Thursday, January 6, 2011

Health of Fusionism Update, CPAC Boycott Edition

Potential fusionist crack-up warning: some socially conservative groups are boycotting this year's annual Conservative Political Action Conference because of the CPAC board's decision to include GOProud, a gay conservative group.

I doubt it will surprise anyone that I'm perfectly fine with the decision to include GOProud. The boycott also strikes me as especially silly because GOProud's actual policy agenda appears quite modest. Most of the federal legislative priorities that have to do with domestic economic policy and hawkishness on foreign policy. Only two of the issues mentioned specifically have to do with gay rights -- DADT repeal and opposing a federal marriage amendment. In other words, approximately half of its federal legislative agenda having to do with gay rights amounts to a call not to change the status quo. The other half involves deferring to the military's policy judgments about what is appropriate for their services. Notably, the group says nothing about pushing for gay marriage or civil unions at the state level; about expanding either federal or state anti-discrimination laws to cover gays; or about expanding the reach of federal or state hate crimes laws. An interview with the group's founder also says that GOProud split off from the Log Cabin Republicans because the former group wasn't conservative enough. So despite the comments in the Washington Times article about CPAC's yielding to the forces of homosexual extremism, GOProud seems rather the reverse of extreme.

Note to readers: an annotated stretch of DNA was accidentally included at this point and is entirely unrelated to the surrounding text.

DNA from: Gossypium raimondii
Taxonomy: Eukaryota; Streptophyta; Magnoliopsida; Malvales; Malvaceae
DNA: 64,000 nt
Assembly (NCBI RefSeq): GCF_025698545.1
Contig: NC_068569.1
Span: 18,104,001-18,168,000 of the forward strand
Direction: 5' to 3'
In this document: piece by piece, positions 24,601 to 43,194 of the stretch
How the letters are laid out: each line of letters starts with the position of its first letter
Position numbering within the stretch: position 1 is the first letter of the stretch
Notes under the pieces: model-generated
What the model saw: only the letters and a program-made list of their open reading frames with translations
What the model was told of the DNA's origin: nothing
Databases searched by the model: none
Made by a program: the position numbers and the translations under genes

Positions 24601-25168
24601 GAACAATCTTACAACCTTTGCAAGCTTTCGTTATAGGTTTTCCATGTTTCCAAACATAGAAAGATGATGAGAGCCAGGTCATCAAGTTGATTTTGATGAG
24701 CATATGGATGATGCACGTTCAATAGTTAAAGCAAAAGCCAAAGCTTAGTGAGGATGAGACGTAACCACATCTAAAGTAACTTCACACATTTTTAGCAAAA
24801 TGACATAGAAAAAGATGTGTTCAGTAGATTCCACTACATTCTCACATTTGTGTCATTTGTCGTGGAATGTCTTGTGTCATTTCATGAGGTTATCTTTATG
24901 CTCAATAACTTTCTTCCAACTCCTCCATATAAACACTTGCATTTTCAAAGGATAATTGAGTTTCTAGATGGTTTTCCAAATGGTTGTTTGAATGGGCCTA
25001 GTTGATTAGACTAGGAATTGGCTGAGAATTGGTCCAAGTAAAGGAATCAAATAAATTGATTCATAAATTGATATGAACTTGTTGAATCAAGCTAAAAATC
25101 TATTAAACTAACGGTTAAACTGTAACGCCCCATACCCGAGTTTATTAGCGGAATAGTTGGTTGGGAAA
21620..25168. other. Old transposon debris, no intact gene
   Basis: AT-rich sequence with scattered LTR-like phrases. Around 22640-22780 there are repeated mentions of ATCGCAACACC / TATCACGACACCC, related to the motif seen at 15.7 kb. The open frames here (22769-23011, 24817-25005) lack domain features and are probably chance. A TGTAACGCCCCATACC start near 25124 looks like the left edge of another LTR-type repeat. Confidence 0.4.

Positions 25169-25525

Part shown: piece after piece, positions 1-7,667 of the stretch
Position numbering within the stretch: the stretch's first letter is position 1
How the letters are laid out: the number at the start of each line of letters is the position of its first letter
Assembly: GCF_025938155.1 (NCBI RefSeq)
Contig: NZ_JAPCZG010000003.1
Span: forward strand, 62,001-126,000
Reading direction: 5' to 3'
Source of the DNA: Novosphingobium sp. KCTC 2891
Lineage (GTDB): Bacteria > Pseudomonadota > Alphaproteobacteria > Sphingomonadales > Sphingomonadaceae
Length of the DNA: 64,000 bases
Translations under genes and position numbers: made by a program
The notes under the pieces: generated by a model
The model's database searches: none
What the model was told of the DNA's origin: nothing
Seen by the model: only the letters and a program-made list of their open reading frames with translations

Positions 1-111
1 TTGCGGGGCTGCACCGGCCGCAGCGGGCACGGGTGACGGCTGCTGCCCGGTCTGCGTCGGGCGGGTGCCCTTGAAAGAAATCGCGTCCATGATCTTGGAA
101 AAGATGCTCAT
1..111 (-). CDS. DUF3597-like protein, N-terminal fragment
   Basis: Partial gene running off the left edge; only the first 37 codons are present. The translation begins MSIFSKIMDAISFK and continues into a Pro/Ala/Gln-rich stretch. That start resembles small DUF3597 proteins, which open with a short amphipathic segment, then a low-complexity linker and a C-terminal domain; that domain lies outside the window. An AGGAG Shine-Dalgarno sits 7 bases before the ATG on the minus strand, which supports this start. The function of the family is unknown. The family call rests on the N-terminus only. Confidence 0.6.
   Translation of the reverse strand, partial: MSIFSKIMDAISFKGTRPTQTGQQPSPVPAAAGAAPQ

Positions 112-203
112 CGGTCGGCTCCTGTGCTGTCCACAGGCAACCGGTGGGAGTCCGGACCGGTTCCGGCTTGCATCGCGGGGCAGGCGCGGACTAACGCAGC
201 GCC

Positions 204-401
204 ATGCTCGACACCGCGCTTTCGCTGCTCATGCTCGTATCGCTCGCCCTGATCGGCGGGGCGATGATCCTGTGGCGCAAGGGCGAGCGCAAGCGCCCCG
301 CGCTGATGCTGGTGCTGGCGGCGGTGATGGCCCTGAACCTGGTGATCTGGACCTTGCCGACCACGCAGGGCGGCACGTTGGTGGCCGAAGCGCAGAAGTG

As far as the comments about libertarian arrogance toward social conservatives, I am perhaps not the best person to talk because I am actually quite arrogant toward many social conservatives. This is not them, though. It's me. I am basically insufferably arrogant toward people of most political persuasions -- left, right, and center. I am trying to change this, however, and to be more polite and civil toward everyone. Still, I note that there is plenty of social conservative arrogance toward libertarians in the world. I doubt I am the only libertarian in D.C. who has ever thought that, for various social and career reasons, it would just be so much easier if I could be a social conservative.

It is true, as one of the gentlemen interviewed in the Washington Times article says, that this is not a libertarian PAC. I realize that as a libertarian who is not a conservative, I have little right to tell them how they ought to run their movement. But let me paraphrase Ronald Reagan slightly and say that a government big enough to give values voters everything they want is also big enough to take it away. We libertarians can help values voters live according to their preferred norms, free from government coercion. We can help lower the stakes of politics, so that left-liberals are less inclined to use the state to impose their values on more traditionally minded voters. It's in their interest to try to keep us a little bit happy.

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